Within the past two days, I have had two memorable customer experiences, one good and one bad, and they both related to the same thing – follow-up.
First the bad — I left a message yesterday for a kennel where I wanted to board my dog for an upcoming trip. This is a kennel I have used before for both boarding and grooming, so there is already an ongoing relationship. After more than 24 hours and I still hadn’t received a call back, I called again and left a message. This time I did get a call back but after another multi-hour wait. During that time, I started thinking about how expensive the kennel is, wondering if they were really worth it and started thinking about what other kennels I could call. This kennel almost lost me as a customer just because someone didn’t call back in a timely manner.
Now the good –I went to a new grocery store because they had been recommended by a friend for their good selection. They are a little further away than the store I normally go to, but I thought I would give it a try. The experience in the store was OK, not bad or good, but I had a nice interaction with an associate that helped me with an issue with the self-service machine. When I went out to the car, it was raining in buckets and I ran to the car getting totally soaked along the way. Just as I was backing out, at my window was the friendly associate standing in the pouring rain and motioning to me to put down the window. It seems I had dropped my lime juice when I picked up my bags and she recognized it must be mine and had chased me to the car in the middle of a monsoon to give it back to me. All I could think was “Wow – what an amazing store with wonderful associates! I am definitely going back, even if it is further away!”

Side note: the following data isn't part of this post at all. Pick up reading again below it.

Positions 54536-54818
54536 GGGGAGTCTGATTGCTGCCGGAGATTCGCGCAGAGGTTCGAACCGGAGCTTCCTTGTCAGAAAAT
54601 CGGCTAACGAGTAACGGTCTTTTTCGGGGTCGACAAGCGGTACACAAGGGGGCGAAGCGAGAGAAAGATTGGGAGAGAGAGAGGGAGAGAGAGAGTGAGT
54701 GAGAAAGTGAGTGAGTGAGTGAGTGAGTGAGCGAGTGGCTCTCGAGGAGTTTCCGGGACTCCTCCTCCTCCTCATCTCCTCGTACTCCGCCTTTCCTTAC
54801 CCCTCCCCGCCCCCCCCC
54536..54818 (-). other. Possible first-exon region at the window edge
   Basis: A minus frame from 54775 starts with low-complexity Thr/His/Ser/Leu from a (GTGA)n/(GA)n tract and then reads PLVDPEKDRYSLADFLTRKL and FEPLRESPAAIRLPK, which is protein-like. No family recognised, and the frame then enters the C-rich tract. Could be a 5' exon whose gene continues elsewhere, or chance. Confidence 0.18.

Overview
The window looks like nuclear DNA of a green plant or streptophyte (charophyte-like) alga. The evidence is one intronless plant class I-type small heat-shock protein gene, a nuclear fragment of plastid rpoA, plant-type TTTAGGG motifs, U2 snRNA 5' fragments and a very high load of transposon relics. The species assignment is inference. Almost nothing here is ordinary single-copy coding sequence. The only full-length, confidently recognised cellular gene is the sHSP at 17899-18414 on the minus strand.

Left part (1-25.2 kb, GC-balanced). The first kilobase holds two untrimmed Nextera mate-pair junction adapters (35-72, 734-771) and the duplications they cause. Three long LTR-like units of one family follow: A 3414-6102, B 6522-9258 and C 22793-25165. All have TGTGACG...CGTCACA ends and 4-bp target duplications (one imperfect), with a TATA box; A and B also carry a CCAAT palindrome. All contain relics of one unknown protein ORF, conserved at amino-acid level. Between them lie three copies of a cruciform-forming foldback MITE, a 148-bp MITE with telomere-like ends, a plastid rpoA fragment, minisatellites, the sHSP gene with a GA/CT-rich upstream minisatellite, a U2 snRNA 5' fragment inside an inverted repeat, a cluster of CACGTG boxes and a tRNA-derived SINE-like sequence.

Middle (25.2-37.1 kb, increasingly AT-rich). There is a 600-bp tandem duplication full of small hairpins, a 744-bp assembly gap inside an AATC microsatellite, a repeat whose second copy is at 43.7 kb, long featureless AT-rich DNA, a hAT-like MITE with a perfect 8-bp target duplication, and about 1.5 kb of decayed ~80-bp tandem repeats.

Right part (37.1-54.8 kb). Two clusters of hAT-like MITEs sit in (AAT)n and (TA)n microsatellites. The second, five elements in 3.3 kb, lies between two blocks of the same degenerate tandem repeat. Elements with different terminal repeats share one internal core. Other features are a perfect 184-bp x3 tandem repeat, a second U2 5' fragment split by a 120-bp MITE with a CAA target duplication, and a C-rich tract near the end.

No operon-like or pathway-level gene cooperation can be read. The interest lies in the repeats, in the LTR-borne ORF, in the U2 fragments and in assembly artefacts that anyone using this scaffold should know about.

Two experiences – one almost lost me and one definitely gained my business, all because an employee did or didn’t follow-up. This reinforces what we find through our research. “Follow-up” is often a key moment of truth and when not done consistently and in a timely manner often becomes a customer “point of pain.”
So, how do you get employees to make sure they follow-up? Using examples such as these help with understanding the emotions and the bottom line impact as you provide ongoing training and coaching. Another factor is to make sure you hire employees with a bent towards being conscientious. How do you do that? Stay tuned for another blog soon on “screening for conscientiousness.”
CXPA Member Insight Exchange
May 8-9, 2018
New Orleans, LA